While total chloride content is an important aspect in the performance of reinforcing steel, the chloride content in the concrete mixture itself is only a very small fraction of the overall total. Given concrete is porous, it is susceptible to water, oxygen, chloride ions, and carbon dioxide. (This information is derived from J.P. Broomfield’s “Galvanized Steel Reinforcement in Concrete: A Consultant’s Perspective,” published in the Yeomans text mentioned in note 3.) When these elements seep into the concrete, they attack the reinforcing steel below, causing corrosion and eventually leading to failure.
Once chlorides from de-icing salts or marine environments begin to attack the steel, the corrosion threshold for chloride metal attack factors into the rebar’s performance. The corrosion protection afforded by galvanized rebar in concrete is due to a combination of beneficial effects, including the sacrificial zinc coating. Of primary importance is the substantially higher chloride threshold for zinc coatings to start corroding (two to four times that of uncoated steel). (See the International Zinc Association’s “Performance of Galvanized Rebar in Concrete” at www.galvanizedrebar.com.)
Bond strength between the rebar and the concrete significantly affects the performance of reinforcing steel. The structure’s overall strength highly depends on this bond strength, so it is important to use a bar or coating that does not reduce it. Affected by the bar’s physical structure, depth of concrete cover, and any potential coatings on the steel, bond strength can be improved with bars that are ribbed or deformed, as this provides more bearing surface in contact with the concrete. Coatings on bars produce varying bond strength results, with galvanized bars typically performing better than epoxy or uncoated bars. (For more, consult O. Kayali’s “Bond of Steel in Concrete and the Effect of Galvanizing,” published in Yeomans’ text.) This can be partially attributed to the chemical bond formed between the zinc layer on the galvanized steel bar and the concrete.
Concrete cure time and environmental factors also affect bond strength; in some cases, the bond between the type of bar and the cement may take varying amounts of time to form. Three studies compared the bond strength of hot-dip galvanized rebar compared to black rebar: “Zinc-coated Reinforcement for Concrete,” “The Influence of Steel Galvanization on Rebar’s Behavior in Concrete,” and “Bond of Ribbed Galvanized Reinforcing Steel in Concrete.” (All three of these studies were referenced in O. Kayali and S.R. Yeomans’ “Bond of Ribbed Galvanized Reinforcing Steel in Concrete,” published in the Journal of Cement and Concrete Composites in 2000.) In each of these studies, hot-dip galvanized rebar had higher bond strength to concrete compared to black rebar. Figure 1 shows the various bond strengths observed for hot-dip galvanized rebar and black rebar in different studies.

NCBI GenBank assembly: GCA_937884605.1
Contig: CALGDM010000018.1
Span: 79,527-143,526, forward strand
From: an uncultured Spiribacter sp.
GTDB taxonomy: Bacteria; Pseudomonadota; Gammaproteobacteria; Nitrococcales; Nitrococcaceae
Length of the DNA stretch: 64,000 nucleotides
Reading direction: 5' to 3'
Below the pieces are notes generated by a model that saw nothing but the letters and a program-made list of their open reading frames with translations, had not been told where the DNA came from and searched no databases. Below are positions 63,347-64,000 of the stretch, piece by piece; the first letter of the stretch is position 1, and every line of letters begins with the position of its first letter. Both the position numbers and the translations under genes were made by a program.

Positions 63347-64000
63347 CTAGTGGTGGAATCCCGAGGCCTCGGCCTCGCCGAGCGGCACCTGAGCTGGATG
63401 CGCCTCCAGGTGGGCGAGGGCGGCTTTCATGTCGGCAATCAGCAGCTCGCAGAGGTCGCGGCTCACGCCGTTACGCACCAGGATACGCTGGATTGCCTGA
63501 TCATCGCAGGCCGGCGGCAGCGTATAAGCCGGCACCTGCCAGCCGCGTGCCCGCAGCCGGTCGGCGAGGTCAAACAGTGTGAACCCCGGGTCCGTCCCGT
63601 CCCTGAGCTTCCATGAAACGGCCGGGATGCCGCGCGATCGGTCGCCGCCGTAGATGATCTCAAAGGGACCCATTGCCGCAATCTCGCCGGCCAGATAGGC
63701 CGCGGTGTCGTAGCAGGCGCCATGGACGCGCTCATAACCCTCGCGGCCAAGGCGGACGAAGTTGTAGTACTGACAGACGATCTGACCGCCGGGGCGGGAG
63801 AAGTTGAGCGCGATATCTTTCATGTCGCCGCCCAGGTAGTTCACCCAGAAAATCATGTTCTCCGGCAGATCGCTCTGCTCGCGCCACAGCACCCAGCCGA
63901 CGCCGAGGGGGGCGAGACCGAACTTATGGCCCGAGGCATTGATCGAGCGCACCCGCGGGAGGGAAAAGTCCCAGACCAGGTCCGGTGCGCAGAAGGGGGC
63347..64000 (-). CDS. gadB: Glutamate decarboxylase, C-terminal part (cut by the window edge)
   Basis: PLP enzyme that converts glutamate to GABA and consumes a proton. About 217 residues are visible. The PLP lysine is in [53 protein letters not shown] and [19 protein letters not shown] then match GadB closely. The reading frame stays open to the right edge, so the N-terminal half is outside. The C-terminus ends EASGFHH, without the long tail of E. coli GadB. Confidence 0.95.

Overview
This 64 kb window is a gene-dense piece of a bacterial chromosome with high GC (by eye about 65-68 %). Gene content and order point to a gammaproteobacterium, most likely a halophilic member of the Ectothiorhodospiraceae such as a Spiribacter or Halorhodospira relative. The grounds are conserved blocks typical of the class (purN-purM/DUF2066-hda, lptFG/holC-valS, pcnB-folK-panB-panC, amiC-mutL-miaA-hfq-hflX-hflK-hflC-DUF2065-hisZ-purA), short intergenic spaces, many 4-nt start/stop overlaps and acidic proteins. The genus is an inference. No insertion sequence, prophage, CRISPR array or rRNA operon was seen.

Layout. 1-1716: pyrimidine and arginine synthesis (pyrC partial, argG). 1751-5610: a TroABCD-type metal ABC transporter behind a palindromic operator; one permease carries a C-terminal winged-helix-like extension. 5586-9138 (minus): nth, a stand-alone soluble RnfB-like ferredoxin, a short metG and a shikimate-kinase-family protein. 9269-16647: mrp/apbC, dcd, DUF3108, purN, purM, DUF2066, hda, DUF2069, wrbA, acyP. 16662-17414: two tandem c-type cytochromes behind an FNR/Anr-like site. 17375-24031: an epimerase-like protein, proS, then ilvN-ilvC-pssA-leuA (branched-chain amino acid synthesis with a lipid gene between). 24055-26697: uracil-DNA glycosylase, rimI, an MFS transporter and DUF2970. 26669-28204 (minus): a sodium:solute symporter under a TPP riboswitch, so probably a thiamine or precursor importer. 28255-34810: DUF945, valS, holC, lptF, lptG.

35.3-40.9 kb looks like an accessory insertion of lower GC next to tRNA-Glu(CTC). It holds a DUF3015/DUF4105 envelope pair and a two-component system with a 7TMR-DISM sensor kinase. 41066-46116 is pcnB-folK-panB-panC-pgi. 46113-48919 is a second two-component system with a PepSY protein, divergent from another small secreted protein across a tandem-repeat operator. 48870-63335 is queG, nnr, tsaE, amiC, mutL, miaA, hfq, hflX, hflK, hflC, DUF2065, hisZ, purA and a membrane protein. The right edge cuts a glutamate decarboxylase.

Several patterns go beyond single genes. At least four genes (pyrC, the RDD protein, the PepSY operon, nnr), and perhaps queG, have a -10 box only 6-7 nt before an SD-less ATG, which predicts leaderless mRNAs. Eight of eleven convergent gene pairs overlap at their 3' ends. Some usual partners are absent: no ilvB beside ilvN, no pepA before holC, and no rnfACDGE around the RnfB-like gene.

Further, studies from the American Society of Civil Engineers (ASCE), the International Journal of Cement Composites and Lightweight Concrete, and the Proceedings of the Institution of Civil Engineers–Structures and Buildings found epoxy-coated rebar had a reduction of 20 to 50 per cent in bond strength to concrete when compared to black rebar. (These studies are R.G. Mathev and J.R. Clifton’s 1976 “Bond of Coated Bars in Concrete,” K. Kobayashi and K. Takewaka’s 1984 “Experimental Studies on Epoxy-coated Reinforcing Steel for Concrete Protection,” published in International Journal of Cement Composites and Lightweight Concrete, and J. Cairns’ 1996 “Performance of Epoxy-coated Reinforcement at the Serviceability Limit State.”)
Type of rebar
Environmental factors ultimately decide the overall performance of a project. As concrete is porous, the steel within is still subject to anything permeating it, despite the fact the steel is not directly exposed to the atmosphere. In areas where road salts are used during harsh, icy winters, the reinforcing steel is subject to opportunities for corrosion due to the chlorides from the road salts. Additionally, in tropical marine areas such as Bermuda, reinforcing bars are highly susceptible to chlorides, which—as mentioned—can be detrimental to their performance.
Considering these factors, it is important to protect steel embedded in concrete from corrosion. With the increasing importance of sustainable design partnered with economic efficiency, specifying projects with 100-year lifespans is essential. Studies have shown while epoxy-coated reinforcing steel may be an economical choice, it does not last as long as other options due to many factors. Stainless steel comes at a high initial cost, yet can withstand corrosion for 100 years according to accelerated testing by the Michigan Department of Transportation. (Visit www.michigan.gov/documents/mdot/MDOT_Research_Report_RC-1560_407022_7.pdf.) In addition, epoxy-coated rebar requires special handling at the jobsite to ensure the coating is not damaged. Other bar types, including galvanized, stainless, and uncoated, do not require special handling and are resistant to abrasion incurred at the jobsite.
Epoxy-coated rebar comes at a low cost and performs well in roads and structures not subject to extreme weather and de-icing salts, or those located in dry, non-marine environments. While epoxy is the most widely used form of corrosion protection for reinforcing steel, it has a shorter lifespan than its alternatives.
Galvanized reinforcing steel is an extremely durable option with a middle price range, and has great performance records in a variety of concrete projects. In both galvanized and stainless steel reinforcement options, the upfront price ends up being the price of the life of the project. When working on public projects, selecting the more economical option is usually easier to justify.